The Lucidicus Project

 Posted by on 18 January 2010 at 12:00 pm  Activism, Health Care
Jan 182010

[This a special guest post from Jared Rhoads highlighting the work he's done for The Lucidicus Project. I hope other Objectivists find this as informative and inspiring as I did. -- Paul]

NoodleFoodler Paul Hsieh recently invited me to write about the healthcare activism that I do under the banner of The Lucidicus Project.

For those who haven’t heard of it before, The Lucidicus Project is a small educational initiative that I started back in 2005. Our mission is to help med students learn more about the moral and economic case for capitalism.

(This, of course, is done with the selfish hope that they will go on to become better defenders of their own rights — and in so doing, help create a freer system in which they can deliver the type of high-quality care and innovative treatments from which everyone can benefit.)

We engage in a variety of activism, including publishing editorials on, getting involved in Tea Parties, writing LTEs, and so on. But by far what we enjoy most is sending out our “self-defense kit” to med students.

The kit we have put together contains an assortment of pro-capitalism books and materials, including Atlas Shrugged and Ayn Rand’s article “How Not to Fight Against Socialized Medicine.”

One of the biggest hits with recipients is the audio CD of Dr. Peikoff’s Ford Hall Forum speech, “Medicine: Death of a Profession.” It’s a very stirring overview, and it’s perfect for busy med students to listen to on the go. It also demonstrates the power of thinking in principles, since it was delivered nearly 25 years ago yet every word is still relevant today.

On January 2nd, we awarded our 50th kit. It’s a proud achievement for a grassroots project with such a niche focus. As you can imagine, med students are about as challenging a demographic as one can choose. For starters, there are relatively few of them and they are extremely busy with courses, labs, and rotations. Many are not interested in politics. Some believe that philosophy is nothing more than the hogwash that their freshman-year humanities professor taught.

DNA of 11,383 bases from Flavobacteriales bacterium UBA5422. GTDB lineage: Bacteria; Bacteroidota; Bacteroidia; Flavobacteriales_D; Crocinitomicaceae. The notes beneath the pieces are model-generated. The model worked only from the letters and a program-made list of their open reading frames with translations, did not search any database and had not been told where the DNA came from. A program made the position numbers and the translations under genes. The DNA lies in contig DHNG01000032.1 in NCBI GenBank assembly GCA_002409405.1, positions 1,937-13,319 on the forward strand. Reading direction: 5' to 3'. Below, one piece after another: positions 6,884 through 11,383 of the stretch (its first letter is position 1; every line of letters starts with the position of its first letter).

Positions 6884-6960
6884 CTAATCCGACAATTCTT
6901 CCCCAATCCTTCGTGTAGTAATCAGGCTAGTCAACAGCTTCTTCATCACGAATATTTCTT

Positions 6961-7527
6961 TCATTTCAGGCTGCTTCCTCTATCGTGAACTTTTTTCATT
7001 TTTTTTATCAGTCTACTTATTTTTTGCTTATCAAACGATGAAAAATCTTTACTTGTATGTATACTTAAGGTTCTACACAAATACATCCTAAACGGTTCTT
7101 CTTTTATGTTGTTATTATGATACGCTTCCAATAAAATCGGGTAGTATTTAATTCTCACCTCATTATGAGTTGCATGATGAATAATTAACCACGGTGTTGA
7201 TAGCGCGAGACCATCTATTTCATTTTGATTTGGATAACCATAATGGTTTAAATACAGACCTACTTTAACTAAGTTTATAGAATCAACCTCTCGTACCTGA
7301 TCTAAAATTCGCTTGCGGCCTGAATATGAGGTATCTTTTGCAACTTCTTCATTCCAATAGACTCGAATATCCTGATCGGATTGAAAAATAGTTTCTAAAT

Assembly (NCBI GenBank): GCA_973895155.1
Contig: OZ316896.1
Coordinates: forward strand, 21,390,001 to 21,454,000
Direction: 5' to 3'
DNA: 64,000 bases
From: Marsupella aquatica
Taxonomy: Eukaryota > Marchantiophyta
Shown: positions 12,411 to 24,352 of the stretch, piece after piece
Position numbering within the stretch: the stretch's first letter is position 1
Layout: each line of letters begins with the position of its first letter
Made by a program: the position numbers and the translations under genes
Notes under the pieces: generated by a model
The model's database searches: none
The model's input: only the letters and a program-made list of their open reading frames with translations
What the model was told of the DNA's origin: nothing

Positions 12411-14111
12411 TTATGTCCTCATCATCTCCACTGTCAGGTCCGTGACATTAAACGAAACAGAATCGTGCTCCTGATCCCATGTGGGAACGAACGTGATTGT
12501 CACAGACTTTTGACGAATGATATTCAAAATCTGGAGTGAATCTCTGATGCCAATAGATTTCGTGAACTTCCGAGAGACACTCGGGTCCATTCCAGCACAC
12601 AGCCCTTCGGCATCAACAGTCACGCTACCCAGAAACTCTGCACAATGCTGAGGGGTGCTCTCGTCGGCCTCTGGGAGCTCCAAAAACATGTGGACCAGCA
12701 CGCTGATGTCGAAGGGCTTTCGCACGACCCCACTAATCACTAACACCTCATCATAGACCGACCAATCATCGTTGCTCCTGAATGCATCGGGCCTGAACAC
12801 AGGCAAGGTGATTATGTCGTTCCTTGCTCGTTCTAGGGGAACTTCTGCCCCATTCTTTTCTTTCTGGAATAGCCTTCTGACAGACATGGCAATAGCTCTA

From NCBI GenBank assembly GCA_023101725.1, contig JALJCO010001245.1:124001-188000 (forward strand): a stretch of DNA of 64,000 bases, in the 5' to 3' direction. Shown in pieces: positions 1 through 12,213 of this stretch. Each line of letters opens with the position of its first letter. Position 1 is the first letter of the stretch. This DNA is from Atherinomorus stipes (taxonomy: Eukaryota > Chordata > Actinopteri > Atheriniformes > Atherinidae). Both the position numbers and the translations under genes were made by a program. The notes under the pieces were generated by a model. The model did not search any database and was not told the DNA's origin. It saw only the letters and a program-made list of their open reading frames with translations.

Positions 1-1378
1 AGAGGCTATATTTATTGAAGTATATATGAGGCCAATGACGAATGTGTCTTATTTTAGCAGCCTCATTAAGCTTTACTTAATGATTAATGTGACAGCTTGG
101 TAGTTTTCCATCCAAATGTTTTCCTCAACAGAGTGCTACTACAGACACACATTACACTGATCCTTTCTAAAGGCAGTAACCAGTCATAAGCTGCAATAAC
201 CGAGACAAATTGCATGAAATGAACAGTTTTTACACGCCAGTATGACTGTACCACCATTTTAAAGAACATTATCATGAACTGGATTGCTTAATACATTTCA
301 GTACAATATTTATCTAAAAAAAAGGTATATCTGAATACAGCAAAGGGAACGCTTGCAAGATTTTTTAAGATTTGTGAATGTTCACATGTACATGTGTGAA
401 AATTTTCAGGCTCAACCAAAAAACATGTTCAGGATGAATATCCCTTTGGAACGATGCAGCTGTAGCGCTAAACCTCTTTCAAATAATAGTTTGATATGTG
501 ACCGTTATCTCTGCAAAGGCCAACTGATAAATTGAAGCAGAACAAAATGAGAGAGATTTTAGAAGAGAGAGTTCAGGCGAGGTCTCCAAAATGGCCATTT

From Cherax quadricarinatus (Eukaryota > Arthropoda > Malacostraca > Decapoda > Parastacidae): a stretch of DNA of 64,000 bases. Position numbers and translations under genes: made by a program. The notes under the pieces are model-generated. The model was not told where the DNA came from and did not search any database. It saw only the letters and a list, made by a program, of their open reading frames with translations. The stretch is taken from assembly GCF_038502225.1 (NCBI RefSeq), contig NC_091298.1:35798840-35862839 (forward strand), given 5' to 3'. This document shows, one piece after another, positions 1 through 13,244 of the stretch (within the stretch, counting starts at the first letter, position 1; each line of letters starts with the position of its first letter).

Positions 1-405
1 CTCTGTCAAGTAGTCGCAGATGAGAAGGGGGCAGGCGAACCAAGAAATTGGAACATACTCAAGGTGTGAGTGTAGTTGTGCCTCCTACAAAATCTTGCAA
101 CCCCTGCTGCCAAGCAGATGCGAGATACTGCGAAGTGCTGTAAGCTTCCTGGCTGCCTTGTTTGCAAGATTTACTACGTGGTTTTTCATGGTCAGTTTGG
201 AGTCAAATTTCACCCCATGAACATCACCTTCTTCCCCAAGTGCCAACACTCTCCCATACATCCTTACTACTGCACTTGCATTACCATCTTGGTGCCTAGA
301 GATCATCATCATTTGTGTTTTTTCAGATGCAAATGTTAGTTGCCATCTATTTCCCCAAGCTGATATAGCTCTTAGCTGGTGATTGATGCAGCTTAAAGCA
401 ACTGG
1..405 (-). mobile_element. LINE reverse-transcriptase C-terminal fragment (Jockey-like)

To make matters worse, the culture in med school is thoroughly altruistic; the desire “to help people” and “to serve others” is often pushed as the only valid reason for entering medicine.

Despite the challenges, though, each med student we reach represents a potentially tremendous gain. Imagine how beneficial it would be to have 100, 200, or 1,000 doctors stand up and defend their right to practice medicine free of coercion, controls, and social welfare programs. Big-government advocates pushing socialized medicine wouldn’t stand a chance.

So that’s what we’re shooting for. Chipping away at the unearned guilt; ending the sanction of the victim.

I’m thrilled that there are multiple groups out there with similar values and goals — namely AFCM, FIRM, the Ayn Rand Institute, and the Ayn Rand Center for Individual Rights. We have lots of different angles covered, including different niches, issues, geographies, you-name-it. In a world where conservatives don’t know what they believe, and the Tea Party movement is at risk of drifting away, we need all the help we can get.

Lately our focus has been on health reform. We’ve been writing letters to Congress, LTEs to newspapers, Tweeting, and more. Typically we concentrate on long-term philosophy rather than narrow politics, but these health reform bills are not your average pieces of legislation. In 2010, we’ll be getting back to our core focus on getting more kits out to med students.

Please — if you’re interested in healthcare as an issue — get involved. There are lots of ways to do so.

If you have the time and can put pen to paper, consider writing a guest editorial for If you don’t have the time, but have the money, consider making a donation. (In case you’re curious, it costs us roughly $37 to send out a kit, but donations of any size are always a big help.) If you have neither time nor money, but have a blog, then give us a link and send some traffic our way.

Or go solo. Or help out with one of the other organizations mentioned above. The point is, if you enjoy doing it and if you think it makes a difference, then give it a shot. More people are listening than you think.

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